Slovak PM Blames Opposition for Shooting, Warns of More Victims

(Bloomberg) -- Slovak Prime Minister Robert Fico, who was badly injured in an assassination attempt last month, defiantly vowed to stick to his at times controversial policies when he returns to work as early as this month.

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In his first public remarks since the May 15 shooting, Fico lambasted opposition lawmakers and what he called anti-government media. He said the assailant, 71-year-old retiree Juraj C., was “a messenger of evil and political hatred.”

“It is to be expected that anti-government media, non-governmental organizations funded from abroad, and the opposition will begin to downplay the attempt on my life, claiming there were no connections between the attacker and the opposition,” Fico said in a video published Wednesday by his office.

“If the opposition persists in its current stance, the horror of May 15 will continue, and there will be more victims. I have no doubt about that, not for a second.”

Fico, who has dominated Slovak politics since the fall of communism more than three decades ago, has campaigned to stop the country’s military aid to Ukraine, threatening to undermine European Union unity on helping the government in Kyiv.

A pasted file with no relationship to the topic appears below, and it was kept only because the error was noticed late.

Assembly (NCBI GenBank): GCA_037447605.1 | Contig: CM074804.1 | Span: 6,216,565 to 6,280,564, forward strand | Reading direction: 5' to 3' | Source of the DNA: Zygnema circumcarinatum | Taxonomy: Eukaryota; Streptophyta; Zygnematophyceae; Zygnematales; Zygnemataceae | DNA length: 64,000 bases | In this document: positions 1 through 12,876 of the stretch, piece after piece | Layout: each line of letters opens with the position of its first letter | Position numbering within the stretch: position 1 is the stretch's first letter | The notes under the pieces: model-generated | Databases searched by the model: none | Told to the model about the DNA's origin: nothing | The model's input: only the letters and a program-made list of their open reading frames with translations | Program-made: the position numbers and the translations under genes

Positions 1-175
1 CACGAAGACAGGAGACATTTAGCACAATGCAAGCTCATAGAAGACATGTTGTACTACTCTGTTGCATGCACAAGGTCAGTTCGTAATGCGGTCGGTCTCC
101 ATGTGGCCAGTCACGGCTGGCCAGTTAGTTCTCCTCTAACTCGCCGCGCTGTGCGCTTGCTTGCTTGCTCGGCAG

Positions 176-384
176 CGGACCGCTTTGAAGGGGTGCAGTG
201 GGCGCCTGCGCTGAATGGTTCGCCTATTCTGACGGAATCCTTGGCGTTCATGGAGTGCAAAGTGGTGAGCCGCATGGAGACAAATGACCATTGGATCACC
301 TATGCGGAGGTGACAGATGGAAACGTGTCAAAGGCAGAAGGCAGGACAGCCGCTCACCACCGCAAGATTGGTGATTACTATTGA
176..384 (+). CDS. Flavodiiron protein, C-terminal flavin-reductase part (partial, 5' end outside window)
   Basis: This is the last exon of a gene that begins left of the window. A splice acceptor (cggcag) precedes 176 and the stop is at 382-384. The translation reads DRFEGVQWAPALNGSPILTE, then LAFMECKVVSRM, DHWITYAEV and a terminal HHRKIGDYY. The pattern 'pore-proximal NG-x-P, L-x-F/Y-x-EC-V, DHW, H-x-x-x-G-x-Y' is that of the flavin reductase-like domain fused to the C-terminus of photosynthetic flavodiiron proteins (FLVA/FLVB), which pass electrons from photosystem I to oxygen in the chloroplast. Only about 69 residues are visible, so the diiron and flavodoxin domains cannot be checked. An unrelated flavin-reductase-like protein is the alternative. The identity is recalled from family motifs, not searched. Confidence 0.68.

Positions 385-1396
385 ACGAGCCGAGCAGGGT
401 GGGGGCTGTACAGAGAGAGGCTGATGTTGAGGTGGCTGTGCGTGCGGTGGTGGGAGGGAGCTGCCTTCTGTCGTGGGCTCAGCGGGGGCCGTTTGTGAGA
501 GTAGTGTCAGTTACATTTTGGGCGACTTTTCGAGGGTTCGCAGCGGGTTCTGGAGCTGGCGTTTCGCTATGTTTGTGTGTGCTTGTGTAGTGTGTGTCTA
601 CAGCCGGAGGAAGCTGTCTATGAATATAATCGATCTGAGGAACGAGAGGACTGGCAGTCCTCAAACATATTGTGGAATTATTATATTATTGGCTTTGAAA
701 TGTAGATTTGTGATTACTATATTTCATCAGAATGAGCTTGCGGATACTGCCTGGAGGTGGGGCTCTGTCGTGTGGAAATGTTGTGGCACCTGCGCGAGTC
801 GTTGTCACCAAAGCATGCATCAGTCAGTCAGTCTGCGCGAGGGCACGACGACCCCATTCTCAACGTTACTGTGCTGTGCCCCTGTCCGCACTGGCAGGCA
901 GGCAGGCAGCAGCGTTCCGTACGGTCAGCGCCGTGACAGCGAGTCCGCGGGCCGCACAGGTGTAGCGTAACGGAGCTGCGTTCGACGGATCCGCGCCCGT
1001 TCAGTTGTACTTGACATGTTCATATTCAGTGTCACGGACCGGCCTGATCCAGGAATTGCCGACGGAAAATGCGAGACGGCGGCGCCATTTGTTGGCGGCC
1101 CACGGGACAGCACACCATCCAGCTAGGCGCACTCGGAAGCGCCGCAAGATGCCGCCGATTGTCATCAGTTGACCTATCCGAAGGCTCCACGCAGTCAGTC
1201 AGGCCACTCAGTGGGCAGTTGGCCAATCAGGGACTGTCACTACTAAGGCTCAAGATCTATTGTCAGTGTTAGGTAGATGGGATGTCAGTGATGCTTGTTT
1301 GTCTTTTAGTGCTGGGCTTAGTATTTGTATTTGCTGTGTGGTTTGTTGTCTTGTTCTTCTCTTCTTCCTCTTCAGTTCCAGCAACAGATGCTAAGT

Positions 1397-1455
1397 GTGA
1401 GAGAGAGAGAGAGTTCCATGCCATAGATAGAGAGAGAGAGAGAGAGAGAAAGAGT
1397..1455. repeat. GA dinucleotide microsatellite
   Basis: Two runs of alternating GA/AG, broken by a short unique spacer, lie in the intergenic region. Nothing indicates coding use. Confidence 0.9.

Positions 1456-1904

In the 14-minute video, Fico accused “some large Western democracies” of interference in domestic Slovak affairs and of attempting to squash views that did not align with their own.

“I reject external interference in countries that have decided to go their own way,” said Fico, adding that “the right to a different opinion” had ceased to exist in the EU.

“Currently, there is only one correct opinion, which is that the war in Ukraine must continue at all costs with the aim of weakening the Russian Federation,” he said.

“Anyone who does not agree with this opinion is immediately labeled as a Russian agent and internationally politically marginalized.”

Opposition leader Michal Simecka expressed disappointment with Fico’s statement.

“The prime minister blamed the media, the opposition, artists, the EU, and our foreign partners,” Simecka said in remarks distributed by his office. He urged Fico to actively pursue “social reconciliation.”

(Updates with additional Fico comments, details throughout)

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